Last Updated - 10/15/09
Wild Or Gone-Wild Foragable Plants Commonly Found In Pennsylvania And Personally Eaten Regularly
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WILD MUSHROOMS

Bear's Head Tooth
Hericium americanum

Black Trumpets
Craterellus fallax

Blewits
Clitocybe nuda

Brick Caps / Brick Tops
Hypholoma sublateritium

Chicken of the Woods
Laetiporus sulphureus

Comb Tooth
Hericium coralloides

Giant Puffball
Langemannia gigantea

Golden Chanterelle
Cantharellus cibarius

Hedgehog Mushroom
Dentinum repandum

Hen of the Woods
Grifola frondosa

Horn of Plenty
Craterellus cornucopioides

Horse Mushroom
Agaricus arvensis

Oyster Mushroom
Pleurotus ostreatus

Shaggy Mane
Coprinus comatus

Smooth Chanterelle
Cantharellus lateritius

Two-colored Bolete
Boletus bicolor
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Portulaca oleracea

Common Purslane

From a weed found in most gardens ---

photo showing a decent sized clump of purslane in my garden.

to a lushious looking piece of greenery ---

photo showing a decent sized clump of purslane in my garden.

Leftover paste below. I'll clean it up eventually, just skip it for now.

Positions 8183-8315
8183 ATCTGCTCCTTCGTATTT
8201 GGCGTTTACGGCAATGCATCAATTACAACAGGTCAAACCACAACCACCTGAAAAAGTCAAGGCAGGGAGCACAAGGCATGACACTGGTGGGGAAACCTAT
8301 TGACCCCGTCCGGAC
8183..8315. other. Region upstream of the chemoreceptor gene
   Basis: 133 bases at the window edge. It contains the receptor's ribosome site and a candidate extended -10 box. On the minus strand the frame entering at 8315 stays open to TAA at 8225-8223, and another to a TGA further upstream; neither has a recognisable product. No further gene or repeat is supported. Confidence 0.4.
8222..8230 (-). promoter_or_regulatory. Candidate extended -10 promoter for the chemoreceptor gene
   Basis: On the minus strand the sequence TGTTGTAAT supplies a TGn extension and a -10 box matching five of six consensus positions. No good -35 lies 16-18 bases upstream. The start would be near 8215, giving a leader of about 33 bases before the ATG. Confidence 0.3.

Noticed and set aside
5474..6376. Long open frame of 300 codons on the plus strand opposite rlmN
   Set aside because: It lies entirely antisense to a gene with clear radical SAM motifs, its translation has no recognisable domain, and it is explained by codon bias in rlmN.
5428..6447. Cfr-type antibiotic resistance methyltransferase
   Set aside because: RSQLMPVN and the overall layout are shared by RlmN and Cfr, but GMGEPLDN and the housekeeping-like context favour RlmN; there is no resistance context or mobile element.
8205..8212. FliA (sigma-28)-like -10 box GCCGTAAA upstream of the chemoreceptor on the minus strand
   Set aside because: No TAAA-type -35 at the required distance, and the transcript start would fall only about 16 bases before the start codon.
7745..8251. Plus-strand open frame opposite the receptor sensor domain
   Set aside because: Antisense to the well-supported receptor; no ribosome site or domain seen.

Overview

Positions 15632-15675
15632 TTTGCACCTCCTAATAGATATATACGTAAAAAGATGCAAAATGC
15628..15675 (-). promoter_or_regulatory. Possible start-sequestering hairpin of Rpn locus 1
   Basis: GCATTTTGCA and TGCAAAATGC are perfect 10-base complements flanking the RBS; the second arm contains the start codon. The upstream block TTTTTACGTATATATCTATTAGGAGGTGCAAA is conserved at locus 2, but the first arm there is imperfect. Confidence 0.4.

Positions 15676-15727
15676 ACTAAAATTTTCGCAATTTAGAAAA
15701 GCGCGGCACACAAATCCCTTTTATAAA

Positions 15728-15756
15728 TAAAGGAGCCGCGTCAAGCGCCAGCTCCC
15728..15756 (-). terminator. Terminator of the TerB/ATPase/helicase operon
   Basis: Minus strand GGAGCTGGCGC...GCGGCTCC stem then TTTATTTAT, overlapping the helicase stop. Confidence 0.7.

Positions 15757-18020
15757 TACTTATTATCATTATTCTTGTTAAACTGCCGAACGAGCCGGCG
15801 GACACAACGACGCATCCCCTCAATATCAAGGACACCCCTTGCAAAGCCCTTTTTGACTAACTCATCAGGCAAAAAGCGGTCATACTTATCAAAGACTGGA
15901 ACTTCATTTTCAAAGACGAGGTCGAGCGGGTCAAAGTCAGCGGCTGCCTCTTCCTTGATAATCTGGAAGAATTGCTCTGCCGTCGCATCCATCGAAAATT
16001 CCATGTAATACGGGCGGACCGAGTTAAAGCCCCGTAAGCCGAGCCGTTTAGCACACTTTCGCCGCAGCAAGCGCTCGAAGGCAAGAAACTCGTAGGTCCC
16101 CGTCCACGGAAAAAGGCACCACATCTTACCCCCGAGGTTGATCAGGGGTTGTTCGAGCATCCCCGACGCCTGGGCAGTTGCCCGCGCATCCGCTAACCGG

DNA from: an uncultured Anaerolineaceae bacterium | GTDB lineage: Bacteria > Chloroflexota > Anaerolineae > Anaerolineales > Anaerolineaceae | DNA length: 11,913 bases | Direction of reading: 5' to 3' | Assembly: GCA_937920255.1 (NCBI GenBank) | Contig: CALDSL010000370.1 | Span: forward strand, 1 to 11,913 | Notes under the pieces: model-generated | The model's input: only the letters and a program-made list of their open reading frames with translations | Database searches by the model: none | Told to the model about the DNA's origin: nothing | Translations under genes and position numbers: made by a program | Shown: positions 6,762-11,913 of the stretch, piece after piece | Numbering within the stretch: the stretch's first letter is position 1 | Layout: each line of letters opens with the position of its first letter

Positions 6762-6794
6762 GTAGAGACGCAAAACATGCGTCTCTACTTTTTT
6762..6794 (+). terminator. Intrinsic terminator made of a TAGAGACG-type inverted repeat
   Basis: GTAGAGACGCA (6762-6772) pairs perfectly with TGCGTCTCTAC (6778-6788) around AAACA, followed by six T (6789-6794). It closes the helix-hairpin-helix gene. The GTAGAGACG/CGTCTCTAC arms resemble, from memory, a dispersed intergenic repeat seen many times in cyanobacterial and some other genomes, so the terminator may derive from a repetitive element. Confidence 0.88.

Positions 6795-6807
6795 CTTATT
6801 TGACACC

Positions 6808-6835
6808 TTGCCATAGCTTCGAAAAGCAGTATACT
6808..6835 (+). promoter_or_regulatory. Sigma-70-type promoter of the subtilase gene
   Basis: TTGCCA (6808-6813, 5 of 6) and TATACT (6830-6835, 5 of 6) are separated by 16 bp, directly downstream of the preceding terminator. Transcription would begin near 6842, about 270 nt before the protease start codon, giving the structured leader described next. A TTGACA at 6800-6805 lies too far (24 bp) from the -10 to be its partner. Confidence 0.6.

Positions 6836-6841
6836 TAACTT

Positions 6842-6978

To the wash basin ----

photo showing a decent sized clump of purslane in my garden.

then enjoyed as a great yearly addition as a garden vegetable
along with another great former garden weed, Lambsquarter --- ( learn about it tutorial )

photo showing a decent sized clump of purslane in my garden.

Portulaca oleracea - Common Purslane. A/K/A - Verdolaga, Pigweed, Little Hogweed or Pusley
DATE - June through September 2007.
FOUND - " I use it from my garden because I know there are no sprays used whatsoever.
WEATHER - Regular summer weather, nothing special needed but grows real good if the garden is watered.

This plant can be foraged from spring to fall. Gather it as needed, in the late afternoon rather than mornings.

Highest of all leafy vegetables in omega-3 fatty acids. Also nutritious for vitamin A and C.

Cook the stems and leaves and eat as potherb, like spinach.

Strip the little leaves, wash and use them as lettuce on a sandwich.

Save the stripped stems, steam them till hot and add them to cooked spaghetti noodles before the sauce is added. You will have a plate with less pasta even though piled high.

Add the fresh little leaves to a salad.

Add either the chopped stems, the leaves, or both chopped up to stews and soups.
Also, the seed pods are great addition to stew providing chunkiness in addition to the thickening agent found in the plant.


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